According to Ehiemere, being away from his family, which includes his three sisters and his parents, was difficult.

“I talk to my mom every day just to still get that sense of family that I had when I was back home and that helps,” Ehiemere said. “I think missing home was the most difficult part.”

Ehiemere said he also had difficulties being a student again. He said he worked for two years after getting his undergraduate degree at home. He had to get used to being a student again such as doing homework and going to office hours when attending graduate school.

Ali said it was a challenge being away from home and on her own especially because she is family-oriented. She said she also felt a lack of community at OSU.

“In classes, where you’re the only Black person and trying to find people who are able to understand you or able to engage with you in those classes and my professors, that was a little bit challenging as well,” Ali said.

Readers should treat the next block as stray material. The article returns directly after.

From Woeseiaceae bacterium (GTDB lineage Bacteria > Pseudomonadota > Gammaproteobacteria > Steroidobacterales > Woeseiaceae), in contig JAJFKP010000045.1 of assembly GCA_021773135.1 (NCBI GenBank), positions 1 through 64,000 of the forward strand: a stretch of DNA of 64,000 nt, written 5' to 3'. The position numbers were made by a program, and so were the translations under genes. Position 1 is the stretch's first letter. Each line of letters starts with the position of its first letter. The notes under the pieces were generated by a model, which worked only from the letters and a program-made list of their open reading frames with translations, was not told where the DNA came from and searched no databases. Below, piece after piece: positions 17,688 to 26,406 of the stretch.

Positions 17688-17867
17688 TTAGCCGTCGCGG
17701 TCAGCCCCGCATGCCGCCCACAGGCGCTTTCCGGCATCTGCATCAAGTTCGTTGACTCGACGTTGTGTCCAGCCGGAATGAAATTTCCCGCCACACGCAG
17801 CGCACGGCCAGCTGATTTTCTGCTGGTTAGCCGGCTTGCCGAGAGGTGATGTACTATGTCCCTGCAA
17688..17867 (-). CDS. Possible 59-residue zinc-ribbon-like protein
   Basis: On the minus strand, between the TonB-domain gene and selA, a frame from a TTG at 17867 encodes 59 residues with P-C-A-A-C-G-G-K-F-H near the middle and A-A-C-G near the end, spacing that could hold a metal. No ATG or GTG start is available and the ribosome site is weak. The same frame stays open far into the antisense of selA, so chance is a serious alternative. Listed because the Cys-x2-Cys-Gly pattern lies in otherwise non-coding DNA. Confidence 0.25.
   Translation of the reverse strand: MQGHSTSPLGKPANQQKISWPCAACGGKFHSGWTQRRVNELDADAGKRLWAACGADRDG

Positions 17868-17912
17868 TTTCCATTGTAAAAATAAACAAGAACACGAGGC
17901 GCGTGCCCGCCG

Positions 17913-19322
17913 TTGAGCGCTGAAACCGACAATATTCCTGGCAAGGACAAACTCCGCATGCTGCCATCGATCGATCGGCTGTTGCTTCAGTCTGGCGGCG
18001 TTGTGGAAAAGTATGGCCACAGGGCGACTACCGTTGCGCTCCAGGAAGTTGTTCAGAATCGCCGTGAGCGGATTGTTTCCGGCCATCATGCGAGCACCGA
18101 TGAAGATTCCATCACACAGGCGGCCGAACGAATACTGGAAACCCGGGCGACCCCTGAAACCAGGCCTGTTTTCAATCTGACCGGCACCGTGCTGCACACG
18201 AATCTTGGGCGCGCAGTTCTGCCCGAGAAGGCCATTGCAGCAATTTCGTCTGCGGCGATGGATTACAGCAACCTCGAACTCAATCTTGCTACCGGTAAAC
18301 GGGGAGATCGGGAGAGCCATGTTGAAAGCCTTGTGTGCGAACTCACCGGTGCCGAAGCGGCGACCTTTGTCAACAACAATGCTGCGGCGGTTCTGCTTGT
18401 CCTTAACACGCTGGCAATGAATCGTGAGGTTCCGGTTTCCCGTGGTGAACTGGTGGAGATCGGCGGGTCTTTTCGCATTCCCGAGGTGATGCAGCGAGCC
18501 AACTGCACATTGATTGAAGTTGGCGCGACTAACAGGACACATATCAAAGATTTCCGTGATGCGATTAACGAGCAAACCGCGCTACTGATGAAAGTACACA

According to Halim, school was a challenge because chemical engineering did not come naturally to her. The program is rigorous and she had to constantly push herself after each failure. She said this took a toll on her physically and emotionally to where she started to think of herself as a machine instead of a person. She said the challenge now is finding a more healthy relationship with the work so she can do what she loves with excellence.